Do you remember that giant awesome LEGO set you always wanted as a kid but somehow never got for Christmas or your birthday? Well, it might not be that easy to get a sealed copy of that set now, but at least you can build an itsy-bitsy version of it! Letranger Absurde brings back the legendary LEGO Western 6769 Fort Legoredo from 1996. As a child I was fascinated by its wooden walls and I was sure it must take a thousand LEGO bricks to build such a massive fort. Now, this copy looks just as exciting with walls and towers made of some of the smallest LEGO pieces. And just when you notice an adorable micro cannon right outside the fort’s gates, you simply can’t help smiling at this tiny beauty.
Fancy rebuilding some of your favourite LEGO sets from your youth, but daunted by the prices of the collectors’ market? Letranger Absurde (aka Vitroleum, aka Pacurar Andrei) shows the way. Why not build a teeny-tiny version of them instead? 6279 Skull Island is a classic set from the mid-90s heyday of LEGO Pirates. Pacurar’s version perfectly captures the overall feel with the big skull, the jetty, and the palm tree — but the important details still make an appearance despite the scale. Don’t miss the little cannon on the end of the jetty, the hoist, and the fabulous little rowing boat — all employing a bunch of tenuous part connections, but lovely anyway. And a printed X tile as a Jolly Roger? Love it.
Back in the 1980s and 1990s, Sierra was one of the biggest names in PC gaming, and high-quality adventure games were one of their specialties. One of their most beloved franchises was the Quest for Glory series, developed by Lori Ann and Corey Cole. Of the five games in the series, Letranger Absurde chose to recreate the opening scene of Quest for Glory I: So You Want to be a Hero. As the hero enters the picturesque town of Spielberg for the first time, he is greeted by Sheriff Schultz Meistersson and his massive right-hand-man, Otto Von Goon. Going by the colors used, Letranger appears to have based his representation on the VGA remake. He makes a great use of various angles to form the buildings in front of the town square, and forced perspective is cleverly used to suggest there is another area to explore. The characters are instantly recognizable, including a brick-built version of Otto pulling off a yo-yo trick like he often does in the game.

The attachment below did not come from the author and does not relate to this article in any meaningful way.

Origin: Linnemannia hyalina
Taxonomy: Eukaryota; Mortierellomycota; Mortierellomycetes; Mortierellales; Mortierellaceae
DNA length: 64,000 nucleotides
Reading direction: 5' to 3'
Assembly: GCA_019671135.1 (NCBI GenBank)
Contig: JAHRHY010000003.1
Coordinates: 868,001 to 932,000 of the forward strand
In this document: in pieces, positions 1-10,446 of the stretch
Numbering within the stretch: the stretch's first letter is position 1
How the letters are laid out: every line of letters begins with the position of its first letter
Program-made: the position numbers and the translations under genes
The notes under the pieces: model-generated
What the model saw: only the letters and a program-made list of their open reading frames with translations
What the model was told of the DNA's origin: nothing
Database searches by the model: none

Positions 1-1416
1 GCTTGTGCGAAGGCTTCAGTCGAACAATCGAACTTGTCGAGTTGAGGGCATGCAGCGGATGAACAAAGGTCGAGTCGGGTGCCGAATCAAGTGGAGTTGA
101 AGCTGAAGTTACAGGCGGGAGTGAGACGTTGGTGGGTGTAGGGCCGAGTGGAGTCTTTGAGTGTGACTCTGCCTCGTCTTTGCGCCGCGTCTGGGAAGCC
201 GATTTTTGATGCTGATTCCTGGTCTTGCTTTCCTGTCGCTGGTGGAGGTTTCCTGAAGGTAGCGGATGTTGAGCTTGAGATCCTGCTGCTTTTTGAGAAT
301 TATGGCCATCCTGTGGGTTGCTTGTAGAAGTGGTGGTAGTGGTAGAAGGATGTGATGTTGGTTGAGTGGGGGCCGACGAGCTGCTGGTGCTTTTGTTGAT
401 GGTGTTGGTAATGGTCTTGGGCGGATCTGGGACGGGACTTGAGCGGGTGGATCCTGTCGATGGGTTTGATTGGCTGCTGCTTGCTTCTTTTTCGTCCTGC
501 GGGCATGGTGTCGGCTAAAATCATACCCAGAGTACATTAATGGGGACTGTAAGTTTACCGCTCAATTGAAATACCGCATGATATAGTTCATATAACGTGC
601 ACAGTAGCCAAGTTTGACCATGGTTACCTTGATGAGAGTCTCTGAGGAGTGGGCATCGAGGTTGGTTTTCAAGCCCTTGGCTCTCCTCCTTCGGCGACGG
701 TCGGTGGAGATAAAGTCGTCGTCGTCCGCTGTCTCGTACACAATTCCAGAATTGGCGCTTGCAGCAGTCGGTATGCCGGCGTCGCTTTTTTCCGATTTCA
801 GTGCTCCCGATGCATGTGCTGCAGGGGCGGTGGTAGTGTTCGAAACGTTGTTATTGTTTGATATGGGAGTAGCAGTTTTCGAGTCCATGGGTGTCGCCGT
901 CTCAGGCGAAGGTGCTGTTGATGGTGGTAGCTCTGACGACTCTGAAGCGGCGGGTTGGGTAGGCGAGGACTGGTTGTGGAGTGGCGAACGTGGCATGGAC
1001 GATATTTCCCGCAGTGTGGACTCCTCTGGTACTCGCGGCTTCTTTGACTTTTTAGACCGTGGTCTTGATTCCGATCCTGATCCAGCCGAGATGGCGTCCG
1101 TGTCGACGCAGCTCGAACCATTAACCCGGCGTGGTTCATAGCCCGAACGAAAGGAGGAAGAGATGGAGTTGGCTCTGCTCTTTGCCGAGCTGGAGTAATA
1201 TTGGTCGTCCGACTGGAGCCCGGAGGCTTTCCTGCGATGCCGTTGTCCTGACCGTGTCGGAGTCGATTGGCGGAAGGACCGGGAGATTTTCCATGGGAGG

As I wrote in introducing ArzLan’s LEGO Petra, I spent the summer of 1994 on an archaeological dig in Jordan, and visited Petra for one memorable weekend. Both Petra and Jordan as a whole remain one of the highlights of my life. Letranger Absurde has built a lovely microscale version of Al-Khazneh, the “Treasury” (actually an empty tomb), that greets each visitor to Petra as they emerge from the winding gorge called the Siq.
My one critique of this excellent LEGO model is that the sandstone geology of Petra is nearly as spectacular as the many structures carved into the rock face. Although building a detailed tomb using varying shades of tan and red might not have been achievable, plain brown LEGO for the surrounding rocks seems like a lost opportunity.
Al-Khazneh is, of course best known as the entrance to the fictional, trap-filled obstacle course leading to the Holy Grail in Indiana Jones and the Last Crusade. The facade is the most spectacular thing about the tomb — the interior is just an empty square chamber, though the acoustics are great for singing.